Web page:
Business buyers usually would rather buy the assets of a business than the stock of the corporation owning the business. If you buy stock, you buy sins. You buy potential lawsuits and the company tax history.
When you buy assets, instead of stock, the sins stay with the old owners. You get a fresh start at depreciating the purchased business. You may also get to amortize purchased goodwill over 15 years. To do that, you have to allocate the business purchase price among the assets. How?
Buyers want to allocate the purchase price to short-lived assets — inventories and equipment, in particular — to deduct the purchase price as fast as possible. Most equipment can be depreciated over a seven-year life, but many assets can be written off even faster. Sellers would rather allocate the purchase price to land (non-depreciable), buldings (39-year life) and goodwill (15-year life).
The tax law encourages buyers and sellers to agree by requiring them to file Form 8594, disclosing the allocation, with their returns. By matching the buyer and seller 8594s, the IRS can keep taxpayers from taking opposing positions for tax advantage.
When Peco Foods bought two Mississippi poultry-processing plants, they agreed on a purchase price allocation with the seller and duly filed Form 8594. But then they tried to improve it. They hired an appraisal company to do a “cost segregation study.” Engineers looked over the purchased buildings and identified components that were really part of the manufacturing machinery and should therefore be written off over a shorter life. They filed tax returns using the results of the study.
The IRS didn’t like that. The seller reported gains based on the sale of buildings, which normally provide favorable capital gain rates. If the purchase price had been allocated more to machinery in the first place, the IRS would likely have collected higher taxes because additional purchase price allocated to machinery is normally recaptured depreciation on the machinery, taxable at ordinary rates. So the IRS on exam said that the cost segregation study didn’t change the allocation, and the assets had to be written off more slowly.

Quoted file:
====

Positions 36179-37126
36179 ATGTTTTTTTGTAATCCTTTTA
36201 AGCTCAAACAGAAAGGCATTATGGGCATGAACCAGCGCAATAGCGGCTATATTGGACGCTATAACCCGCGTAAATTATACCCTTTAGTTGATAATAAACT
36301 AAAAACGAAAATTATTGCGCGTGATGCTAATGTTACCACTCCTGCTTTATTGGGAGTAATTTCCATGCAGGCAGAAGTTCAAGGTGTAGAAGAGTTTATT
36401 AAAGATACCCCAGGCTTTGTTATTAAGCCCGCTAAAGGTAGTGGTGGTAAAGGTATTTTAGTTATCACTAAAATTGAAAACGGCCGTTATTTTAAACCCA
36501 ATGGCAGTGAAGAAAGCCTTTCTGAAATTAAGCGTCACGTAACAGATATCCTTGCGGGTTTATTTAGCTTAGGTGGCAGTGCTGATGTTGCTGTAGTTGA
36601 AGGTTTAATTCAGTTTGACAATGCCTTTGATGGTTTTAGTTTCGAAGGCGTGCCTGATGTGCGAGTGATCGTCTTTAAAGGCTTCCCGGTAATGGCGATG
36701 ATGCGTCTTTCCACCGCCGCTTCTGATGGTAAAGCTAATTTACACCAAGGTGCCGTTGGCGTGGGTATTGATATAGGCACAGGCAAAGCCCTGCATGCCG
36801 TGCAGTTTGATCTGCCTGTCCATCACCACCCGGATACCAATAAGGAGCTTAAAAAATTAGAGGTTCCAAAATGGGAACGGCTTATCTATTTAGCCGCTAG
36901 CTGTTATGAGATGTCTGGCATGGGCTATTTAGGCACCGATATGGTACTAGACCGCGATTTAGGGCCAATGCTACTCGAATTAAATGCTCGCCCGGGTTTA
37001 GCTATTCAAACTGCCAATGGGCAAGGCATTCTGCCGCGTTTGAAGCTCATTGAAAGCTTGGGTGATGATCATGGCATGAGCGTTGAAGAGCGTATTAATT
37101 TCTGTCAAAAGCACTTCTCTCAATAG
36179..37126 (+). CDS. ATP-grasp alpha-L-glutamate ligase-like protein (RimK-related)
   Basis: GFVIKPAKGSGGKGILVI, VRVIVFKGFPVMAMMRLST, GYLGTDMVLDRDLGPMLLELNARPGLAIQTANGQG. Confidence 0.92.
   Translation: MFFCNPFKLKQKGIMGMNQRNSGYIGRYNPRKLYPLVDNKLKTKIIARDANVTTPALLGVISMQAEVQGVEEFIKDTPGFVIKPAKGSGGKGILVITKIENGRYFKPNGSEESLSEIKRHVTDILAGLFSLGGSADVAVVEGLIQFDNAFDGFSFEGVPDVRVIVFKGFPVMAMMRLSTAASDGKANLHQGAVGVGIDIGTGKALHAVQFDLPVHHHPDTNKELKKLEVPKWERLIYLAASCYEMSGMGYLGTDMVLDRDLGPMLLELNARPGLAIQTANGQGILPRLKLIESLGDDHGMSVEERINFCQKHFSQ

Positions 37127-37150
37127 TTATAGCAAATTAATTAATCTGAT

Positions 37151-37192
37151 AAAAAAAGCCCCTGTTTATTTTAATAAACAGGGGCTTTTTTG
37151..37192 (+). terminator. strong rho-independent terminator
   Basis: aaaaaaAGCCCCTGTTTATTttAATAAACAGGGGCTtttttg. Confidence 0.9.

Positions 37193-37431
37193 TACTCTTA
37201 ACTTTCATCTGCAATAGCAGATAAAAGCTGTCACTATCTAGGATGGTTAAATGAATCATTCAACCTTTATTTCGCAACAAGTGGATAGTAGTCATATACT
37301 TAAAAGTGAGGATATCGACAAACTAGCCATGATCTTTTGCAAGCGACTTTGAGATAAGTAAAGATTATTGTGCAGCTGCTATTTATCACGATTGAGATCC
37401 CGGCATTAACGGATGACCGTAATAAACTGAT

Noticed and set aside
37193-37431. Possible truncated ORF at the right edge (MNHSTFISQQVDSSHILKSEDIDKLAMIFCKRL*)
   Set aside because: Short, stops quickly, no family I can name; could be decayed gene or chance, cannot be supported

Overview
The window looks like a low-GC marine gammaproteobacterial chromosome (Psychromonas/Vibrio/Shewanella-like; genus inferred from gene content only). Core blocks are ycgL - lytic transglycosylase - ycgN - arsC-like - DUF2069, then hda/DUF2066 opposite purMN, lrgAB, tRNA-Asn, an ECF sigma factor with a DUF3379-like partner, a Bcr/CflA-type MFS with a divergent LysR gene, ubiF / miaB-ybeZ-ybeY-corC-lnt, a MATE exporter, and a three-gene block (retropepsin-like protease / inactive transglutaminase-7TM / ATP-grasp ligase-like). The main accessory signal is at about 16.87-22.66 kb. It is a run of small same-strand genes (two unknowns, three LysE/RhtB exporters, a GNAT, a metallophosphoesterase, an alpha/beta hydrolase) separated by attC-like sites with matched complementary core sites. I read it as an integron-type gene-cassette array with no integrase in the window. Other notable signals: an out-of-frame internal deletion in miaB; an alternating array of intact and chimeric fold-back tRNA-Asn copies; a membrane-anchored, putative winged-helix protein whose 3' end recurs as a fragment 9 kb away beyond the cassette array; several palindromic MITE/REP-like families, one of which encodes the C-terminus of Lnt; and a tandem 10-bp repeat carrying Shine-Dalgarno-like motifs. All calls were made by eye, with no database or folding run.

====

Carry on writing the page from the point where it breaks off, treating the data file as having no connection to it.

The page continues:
The Tax Court last year upheld the IRS, and last week the Eleventh Circuit Court of Appeals agreed (footnotes and citations omitted, my emphasis):
The Tax Court found that the decision to allocate the purchase price separately among the three assets clearly evidences Peco’s intent not to allocate any part of the purchase price to subcomponent assets. We agree. The term “Real Property: Improvements” is not ambiguous, and therefore, the original Canton allocation schedule is binding upon Peco.
In binding Peco to both agreements, the Commissioner can be assured that both the buyer (Peco), and the respective sellers, (Green Acre and MD), treat the assets consistently for federal tax purposes. As the Danielson court observed, “‘where parties enter into an agreement with a clear understanding of its substance and content, they cannot be heard to say later that they overlooked possible tax consequences.'”
The Moral? If you want to do a cost segregation study on newly-purchased assets, you need to do it in time to write it into the purchase agreement. The tax law doesn’t provide a cost-segregation mulligan.
Cite: Peco Foods, Inc & Subsidiaries, CA-11, No. 12-12169